The Semiconductor Industry Association (SIA), representing U.S. leadership in semiconductor manufacturing and design, has said global semiconductor sales for 2011 reached a record $299.5 billion, a year-on-year increase of 0.4 percent from the $298.3 billion recorded in 2010. Also of note is that 51% of the total is sales from U.S.-based companies.
Worldwide semiconductor sales in December amounted to $23.8 billion, a decrease of 5.5 percent from the month prior. Fourth quarter sales of $71.5 billion represent a 7.7 percent decline from the immediate prior quarter, and a 5.3 percent decrease over the same period in 2010. All monthly sales numbers represent a 3-month moving average.
“Between the natural disasters in Japan and Thailand and the overall impact of a weak global economy, 2011 presented a number of major challenges for the semiconductor industry. Despite these setbacks the industry showed resiliency and posted year on year growth with record-breaking revenues for 2011,” said Brian Toohey, president, Semiconductor Industry Association.
“The health of the industry is a direct reflection of the pervasiveness of semiconductor innovations and their applications in almost every aspect of modern society,” he said.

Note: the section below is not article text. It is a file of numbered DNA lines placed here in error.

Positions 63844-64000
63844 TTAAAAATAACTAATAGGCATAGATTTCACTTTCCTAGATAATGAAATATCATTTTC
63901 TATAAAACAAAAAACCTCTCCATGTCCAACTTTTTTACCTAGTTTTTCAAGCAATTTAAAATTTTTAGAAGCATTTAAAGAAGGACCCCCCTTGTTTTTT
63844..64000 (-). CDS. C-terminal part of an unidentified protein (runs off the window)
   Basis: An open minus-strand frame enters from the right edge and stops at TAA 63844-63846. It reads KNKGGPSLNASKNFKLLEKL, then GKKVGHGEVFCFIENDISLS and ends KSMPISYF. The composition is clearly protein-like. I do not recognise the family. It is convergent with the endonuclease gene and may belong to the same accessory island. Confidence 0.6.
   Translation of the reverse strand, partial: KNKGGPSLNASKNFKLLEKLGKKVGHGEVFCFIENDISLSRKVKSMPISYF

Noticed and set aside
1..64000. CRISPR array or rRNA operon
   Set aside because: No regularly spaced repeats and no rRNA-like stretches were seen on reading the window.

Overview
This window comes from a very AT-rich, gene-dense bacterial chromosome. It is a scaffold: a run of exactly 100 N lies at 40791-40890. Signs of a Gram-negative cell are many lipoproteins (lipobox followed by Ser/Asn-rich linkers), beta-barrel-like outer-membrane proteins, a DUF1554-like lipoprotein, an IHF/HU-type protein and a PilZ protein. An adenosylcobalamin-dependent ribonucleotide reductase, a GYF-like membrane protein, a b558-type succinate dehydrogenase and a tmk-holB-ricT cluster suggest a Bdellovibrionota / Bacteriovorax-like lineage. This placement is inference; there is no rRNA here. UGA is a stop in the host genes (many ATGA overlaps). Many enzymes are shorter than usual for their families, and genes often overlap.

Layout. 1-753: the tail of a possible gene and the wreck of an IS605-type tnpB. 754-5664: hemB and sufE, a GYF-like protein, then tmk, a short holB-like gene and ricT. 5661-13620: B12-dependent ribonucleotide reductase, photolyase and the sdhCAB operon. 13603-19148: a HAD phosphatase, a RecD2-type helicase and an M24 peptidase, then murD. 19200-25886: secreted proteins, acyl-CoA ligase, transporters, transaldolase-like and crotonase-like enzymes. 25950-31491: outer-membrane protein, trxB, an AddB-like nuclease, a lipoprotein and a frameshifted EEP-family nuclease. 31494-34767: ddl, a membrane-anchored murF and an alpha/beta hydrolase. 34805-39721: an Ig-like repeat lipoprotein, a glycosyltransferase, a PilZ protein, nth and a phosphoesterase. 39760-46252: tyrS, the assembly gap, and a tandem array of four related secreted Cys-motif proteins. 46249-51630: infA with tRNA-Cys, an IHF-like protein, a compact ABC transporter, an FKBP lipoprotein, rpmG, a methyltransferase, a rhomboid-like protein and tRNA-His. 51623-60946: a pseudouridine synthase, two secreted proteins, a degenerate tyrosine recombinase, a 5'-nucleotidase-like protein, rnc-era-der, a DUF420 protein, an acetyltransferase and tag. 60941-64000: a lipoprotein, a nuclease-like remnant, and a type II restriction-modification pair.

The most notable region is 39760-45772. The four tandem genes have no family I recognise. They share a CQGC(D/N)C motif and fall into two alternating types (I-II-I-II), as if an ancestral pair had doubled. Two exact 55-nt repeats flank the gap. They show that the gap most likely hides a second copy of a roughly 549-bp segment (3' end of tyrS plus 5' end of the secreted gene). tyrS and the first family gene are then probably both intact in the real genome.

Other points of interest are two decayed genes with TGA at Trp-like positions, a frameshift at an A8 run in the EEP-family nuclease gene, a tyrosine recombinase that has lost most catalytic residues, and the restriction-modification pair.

The industry saw strong demand in several areas, especially the optoelectronic, sensor and actuator, and microprocessor markets showed strong year over year growth. Lamps and image sensors drove growth in the optoelectronic market to $23.1 billion, a 6.4% increase over 2010. Optoelectronic applications bring energy efficiency and low cost in a wide range of products including mobile devices and cameras.
Sensors and actuators - the smallest semiconductor market segment - had the highest year over year growth at 15.5% to $8 billion in 2011. Sensor technology which can be used to convert temperature, pressure or acceleration into electrical signals is growing as an application in consumer electronics, medical devices and automotive systems to improve safety and efficiency. Continued growth for sensors is in the application of MEMS, or microelectromechanical systems which are increasingly included in smartphones, tablets, digital cameras, and numerous other consumer electronic products.
MOS Microprocessors, part of the integrated circuit category, mostly used in PCs and other devices that need processing capabilities also saw year-over-year growth, with an increase of 7.5 percent in revenue to $65.2 billion making it the second largest semiconductor market segment for 2011, behind Logic. Strong demand in the enterprise computing segment drove microprocessor sales.
This year, the industry is expected to see more recovery from increased demand across a broad range of end market segments combined with the delayed sales impact from the supply chain disruptions in the second half of 2011. Additionally, several large semiconductor companies announced plans for new facilities and new R&D projects that will serve to fuel the industry’s long-term growth expectations.
“This year our industry will invest billions in capital expenditures and in R&D, which will pay off both in the short and long term. In fact, reinvesting a large percentage of revenues is a hallmark of the industry. It’s this combination of R&D investment, top engineering talent, high exports and cutting-edge advances that have made the semiconductor industry a cornerstone of the innovation economy,” Toohey added.